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In New York, A Trump Supporter Eagerly Awaits Inauguration Day


For the millions of Americans who support Donald Trump, Friday's inauguration ceremony is a moment of celebration, hope and renewal. North Country Public Radio's Brian Mann met up with one of them this week, a millworker in northern New York.

BRIAN MANN, BYLINE: Gary Varmette is a big guy with a thick beard and huge grin. When I ask him about Donald Trump, he lights up even brighter. Right off, he says he's frustrated. He thinks too many liberals and Democrats are trying to spoil this moment.

GARY VARMETTE: He is in. We need to back him up. We need to stop the protesting. We need to gather behind him and try to make the country great again.

MANN: On this afternoon, a few days before the inauguration, Gary works the floor of the new business he's opened.

VARMETTE: We dump them here. Here's where we count them. We

MANN: It's a bottle and can recycling shop on the outskirts of his tiny hometown, Crown Point, N.Y.

VARMETTE: It takes a lot of bottles and cans to pay bills.

MANN: This is just one of Gary's side businesses He's 55 and also works night shifts in a paper mill down the road, which barely leaves him time for his real passion, deer and bear hunting, but he says he doesn't mind.

VARMETTE: You've got to stand up for yourself and take care of yourself. Pull up your big girl panties and do it.

MANN: This is the ethic Gary thinks Donald Trump embodies, and Gary loves him for it. It's full-steam ahead. It's hard work and starting new businesses and not worrying about political correctness. He thinks fears about the new president are overblown. And all the controversy and the questions raised by some critics about the president elect's legitimacy - Gary thinks that stuff is downright un-American.

VARMETTE: We can't be divided. We need to back him up and go forward. Give him a chance.

MANN: I remind Gary that Republicans and Donald Trump himself spent a lot of years questioning Barack Obama's legitimacy, sometimes attacking his very Americanness. Gary kind of winces when I ask about all that. He doesn't like Barack Obama, but says the current president also deserves respect.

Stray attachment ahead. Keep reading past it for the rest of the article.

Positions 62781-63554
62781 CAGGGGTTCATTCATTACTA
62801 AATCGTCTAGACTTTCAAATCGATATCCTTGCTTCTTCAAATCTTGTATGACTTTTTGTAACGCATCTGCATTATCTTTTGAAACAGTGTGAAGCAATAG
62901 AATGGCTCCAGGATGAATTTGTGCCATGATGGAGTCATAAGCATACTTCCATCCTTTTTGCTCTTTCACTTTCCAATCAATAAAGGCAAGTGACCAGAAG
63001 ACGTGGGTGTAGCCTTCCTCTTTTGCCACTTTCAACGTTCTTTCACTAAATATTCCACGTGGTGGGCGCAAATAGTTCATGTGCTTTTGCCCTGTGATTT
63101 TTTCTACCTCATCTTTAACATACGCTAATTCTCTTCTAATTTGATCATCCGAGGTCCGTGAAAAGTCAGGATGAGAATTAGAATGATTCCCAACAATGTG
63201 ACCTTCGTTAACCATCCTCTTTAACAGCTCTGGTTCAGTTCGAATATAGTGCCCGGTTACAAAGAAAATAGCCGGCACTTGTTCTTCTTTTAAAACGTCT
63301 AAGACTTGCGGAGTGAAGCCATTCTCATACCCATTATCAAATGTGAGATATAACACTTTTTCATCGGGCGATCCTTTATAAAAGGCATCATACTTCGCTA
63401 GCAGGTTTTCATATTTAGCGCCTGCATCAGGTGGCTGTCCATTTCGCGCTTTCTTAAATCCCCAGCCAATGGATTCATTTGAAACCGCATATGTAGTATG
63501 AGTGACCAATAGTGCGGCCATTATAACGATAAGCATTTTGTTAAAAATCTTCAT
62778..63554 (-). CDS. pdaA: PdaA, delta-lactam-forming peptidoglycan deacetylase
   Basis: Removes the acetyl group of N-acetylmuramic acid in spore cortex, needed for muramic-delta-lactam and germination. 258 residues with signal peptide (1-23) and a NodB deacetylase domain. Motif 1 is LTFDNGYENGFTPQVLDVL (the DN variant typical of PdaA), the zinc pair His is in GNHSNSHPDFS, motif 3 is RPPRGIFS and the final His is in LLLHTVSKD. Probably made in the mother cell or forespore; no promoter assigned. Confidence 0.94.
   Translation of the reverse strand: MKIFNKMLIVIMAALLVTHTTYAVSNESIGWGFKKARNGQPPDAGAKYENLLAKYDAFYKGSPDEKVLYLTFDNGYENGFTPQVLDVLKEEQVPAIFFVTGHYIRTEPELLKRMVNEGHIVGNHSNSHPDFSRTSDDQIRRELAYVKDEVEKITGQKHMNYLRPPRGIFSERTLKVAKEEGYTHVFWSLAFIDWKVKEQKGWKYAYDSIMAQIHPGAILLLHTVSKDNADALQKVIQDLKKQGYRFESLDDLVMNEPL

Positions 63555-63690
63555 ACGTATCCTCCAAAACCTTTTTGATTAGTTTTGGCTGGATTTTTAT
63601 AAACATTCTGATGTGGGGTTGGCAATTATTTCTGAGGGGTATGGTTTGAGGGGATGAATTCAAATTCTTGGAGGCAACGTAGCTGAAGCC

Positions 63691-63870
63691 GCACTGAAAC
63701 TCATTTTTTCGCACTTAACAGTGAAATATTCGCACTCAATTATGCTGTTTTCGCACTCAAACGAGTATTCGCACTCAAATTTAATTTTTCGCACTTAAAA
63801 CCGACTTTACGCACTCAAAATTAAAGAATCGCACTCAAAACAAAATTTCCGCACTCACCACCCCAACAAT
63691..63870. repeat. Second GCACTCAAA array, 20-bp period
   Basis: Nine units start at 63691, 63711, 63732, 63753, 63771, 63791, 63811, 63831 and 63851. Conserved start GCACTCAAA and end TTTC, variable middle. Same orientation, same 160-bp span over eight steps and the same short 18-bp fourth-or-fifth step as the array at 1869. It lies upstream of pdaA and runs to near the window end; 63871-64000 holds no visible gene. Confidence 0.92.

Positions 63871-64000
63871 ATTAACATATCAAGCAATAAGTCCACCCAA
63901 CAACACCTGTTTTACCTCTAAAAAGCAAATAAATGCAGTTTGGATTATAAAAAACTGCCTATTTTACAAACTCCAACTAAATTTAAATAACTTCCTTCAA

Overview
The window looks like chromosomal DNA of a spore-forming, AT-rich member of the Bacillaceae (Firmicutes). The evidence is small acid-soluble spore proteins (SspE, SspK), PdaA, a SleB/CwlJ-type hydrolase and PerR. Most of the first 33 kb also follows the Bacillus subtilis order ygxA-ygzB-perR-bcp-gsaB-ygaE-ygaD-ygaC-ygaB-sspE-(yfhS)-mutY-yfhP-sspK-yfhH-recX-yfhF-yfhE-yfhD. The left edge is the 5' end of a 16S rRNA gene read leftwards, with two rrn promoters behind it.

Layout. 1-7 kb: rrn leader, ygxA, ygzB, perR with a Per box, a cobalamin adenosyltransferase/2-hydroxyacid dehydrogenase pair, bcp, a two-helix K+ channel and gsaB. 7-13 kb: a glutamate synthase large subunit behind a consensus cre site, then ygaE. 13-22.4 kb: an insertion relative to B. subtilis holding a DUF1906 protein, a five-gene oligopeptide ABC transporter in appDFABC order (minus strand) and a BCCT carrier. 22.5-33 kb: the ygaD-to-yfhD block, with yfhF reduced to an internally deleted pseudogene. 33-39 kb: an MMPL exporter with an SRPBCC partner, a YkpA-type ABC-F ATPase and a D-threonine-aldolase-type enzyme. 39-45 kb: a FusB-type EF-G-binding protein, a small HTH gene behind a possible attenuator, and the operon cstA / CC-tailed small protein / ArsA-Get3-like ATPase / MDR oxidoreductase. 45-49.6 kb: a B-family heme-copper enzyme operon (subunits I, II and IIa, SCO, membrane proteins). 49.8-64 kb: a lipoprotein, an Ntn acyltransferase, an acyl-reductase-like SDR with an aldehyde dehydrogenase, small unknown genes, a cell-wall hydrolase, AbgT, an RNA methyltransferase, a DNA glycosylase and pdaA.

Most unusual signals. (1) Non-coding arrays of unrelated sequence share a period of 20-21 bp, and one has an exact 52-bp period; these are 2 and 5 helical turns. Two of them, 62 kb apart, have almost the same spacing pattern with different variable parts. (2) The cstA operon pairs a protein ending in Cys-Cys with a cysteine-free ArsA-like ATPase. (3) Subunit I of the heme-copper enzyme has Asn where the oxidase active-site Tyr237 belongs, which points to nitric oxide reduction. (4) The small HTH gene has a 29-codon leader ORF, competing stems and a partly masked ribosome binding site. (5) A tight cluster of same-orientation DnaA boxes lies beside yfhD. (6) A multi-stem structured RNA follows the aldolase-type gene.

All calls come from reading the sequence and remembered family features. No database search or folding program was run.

VARMETTE: Even with Obama - I don't care who's in there. They're voted in. Now get behind them and support them. They are the head of our country. Back them up. Help them out. Do your part.

MANN: I ask Gary what he thinks about the serious questions that have lingered and even grown since Election Day about Russia, about Donald Trump's business ties overseas.

VARMETTE: It's not that I don't care. There's (laughter) - there's always dirty politics.

MANN: Before Gary takes any of those concerns seriously, he says he'll need to see a smoking gun - clear evidence that Donald Trump crossed a big line - but he hopes it doesn't come to that. He hopes Donald Trump tackles ambitious things right out of the gate. I ask what tops Gary's wish list, and it's kind of a surprise - health care.

VARMETTE: Because if they yank out the Obamacare, then people are sitting with nothing, so I would love to see him nail that first. That should be the first thing - is nail the insurance so everybody's covered, so that people can have their health care.

MANN: So Gary Vermette is excited and hopeful and proud, but Donald Trump has also built huge expectations. Gary wants him to unite the country, and he wants proof that Republicans can deliver fast - replacing Obamacare with something a lot better. For NPR News, I'm Brian Mann in upstate New York. Transcript provided by NPR, Copyright NPR.

Brian Mann
Brian Mann is NPR's first national addiction correspondent. He also covers breaking news in the U.S. and around the world.

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